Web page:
4. A display sign comprising a pair of supporting posts, a U-shaped frame between the posts composed of a fixed horizontal beam connecting the posts and a pair of vertical end bars, a panel of open mesh wire fabric connected at opposite ends thereof to the end bars and supported at its bottom edge upon the beam, a display symbol carried by the fabric, tension means connecting each end bar to the post adjacent thereto, and a tension member threaded through the upper margin of the fabric and stretched taut between the posts.

5. A display sign comprising a pair of supporting posts, a U-shaped frame between the posts comprising a fixed horizontal beam connecting the posts and a pair of vertical end bars, a panel of open mesh wire fabric connected at opposite ends thereof to the end bars and supported at its bottom edge upon the beam, a display symbol carried by the fabric, means connecting each end bar to the post adjacent thereto, a tension member connected with the upper margin of the fabric and stretched taut between the posts, tie wires connected with the fabric intermediate its upper and lower margins and stretched taut between the posts, and means for adjusting the tension of the tension member, the tie wires and the fabric.

6. A display sign comprising a pair of supporting posts, a U-shaped frame between the posts comprising a fixed horizontal beam connecting the posts and a pair of vertical end bars, a panel of open mesh wire fabric connected at opposite ends thereof to the end bars and supported at its bottom edge upon the beam, a display symbol carried by the fabric, means connecting each end bar to the posts adjacent thereto, a tension member threaded through the upper margin of the fabric and stretched taut between the posts, tie wires threaded through the fabric intermediate its upper and lower margins and stretched taut between the posts, and means for adjusting the tension of the tension member, the tie wires and the fabric.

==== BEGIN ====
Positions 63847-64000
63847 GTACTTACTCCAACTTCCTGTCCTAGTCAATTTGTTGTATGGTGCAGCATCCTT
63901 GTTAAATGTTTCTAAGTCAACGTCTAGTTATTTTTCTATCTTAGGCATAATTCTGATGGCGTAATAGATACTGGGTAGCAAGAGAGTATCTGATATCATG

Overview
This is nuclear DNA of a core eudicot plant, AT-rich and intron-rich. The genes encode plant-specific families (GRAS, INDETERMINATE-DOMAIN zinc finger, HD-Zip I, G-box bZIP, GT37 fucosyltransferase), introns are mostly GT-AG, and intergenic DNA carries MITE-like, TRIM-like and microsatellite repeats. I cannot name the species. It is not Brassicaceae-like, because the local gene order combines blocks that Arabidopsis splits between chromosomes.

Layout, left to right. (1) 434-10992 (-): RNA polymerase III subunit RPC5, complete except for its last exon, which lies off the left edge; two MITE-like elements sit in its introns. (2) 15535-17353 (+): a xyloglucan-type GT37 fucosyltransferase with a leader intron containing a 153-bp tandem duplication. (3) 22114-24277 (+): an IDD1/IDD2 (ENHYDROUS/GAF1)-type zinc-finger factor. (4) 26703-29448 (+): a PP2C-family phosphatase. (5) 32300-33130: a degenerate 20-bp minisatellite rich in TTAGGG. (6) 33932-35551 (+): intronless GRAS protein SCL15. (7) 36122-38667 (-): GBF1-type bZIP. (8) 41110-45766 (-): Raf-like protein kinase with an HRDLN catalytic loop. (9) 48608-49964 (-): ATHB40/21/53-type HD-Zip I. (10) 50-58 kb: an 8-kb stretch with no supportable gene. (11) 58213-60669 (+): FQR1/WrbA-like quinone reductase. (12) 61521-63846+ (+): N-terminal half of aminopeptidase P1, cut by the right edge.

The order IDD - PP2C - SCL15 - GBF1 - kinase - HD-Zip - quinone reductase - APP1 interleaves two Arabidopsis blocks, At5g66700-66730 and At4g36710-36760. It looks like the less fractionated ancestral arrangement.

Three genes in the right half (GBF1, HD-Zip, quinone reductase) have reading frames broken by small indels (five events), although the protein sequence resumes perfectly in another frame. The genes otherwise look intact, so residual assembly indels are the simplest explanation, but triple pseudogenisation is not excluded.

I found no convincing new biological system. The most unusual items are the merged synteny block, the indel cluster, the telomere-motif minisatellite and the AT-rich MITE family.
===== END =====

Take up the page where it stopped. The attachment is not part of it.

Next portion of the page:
7; A display sign comprising a pair of supporting posts, a U-shaped frame between the posts consisting of a fixed horizontal beam and a pair of vertical end bars, supports for the beam intermediate the posts, a panel of open mesh wire fabric connected at opposite ends thereof to the end bars and supported at its bottom edge upon the beam, a display symbol carried by the fabric,

means connecting each end bar to the adjacent 5 one of said posts, a tension member threaded through the upper margin of the fabric and stretched taut between the posts, tie wires threaded through the fabric intermediate its upper and lower margins and stretched taut be- 10 tween the posts, and means for adjusting the tension of the tension member, the tie wires and the fabric.

WILLIAM H. BLEECKER, JR.

Referenced by
Citing PatentFiling datePublication dateApplicantTitle
US3010234 *Sep 29, 1960Nov 28, 1961Pacific Outdoor Advertising CoSupported vertical display panels
US6804904 *Jan 29, 2002Oct 19, 2004Felipe GarciaCotton collection trailer mobile sign
US7513073 *Apr 11, 2008Apr 7, 2009Kevin Scott SmithKit for signage suspension
Classifications
U.S. Classification40/624, 40/623
International ClassificationG09F15/00
Cooperative ClassificationG09F15/0006
European ClassificationG09F15/00B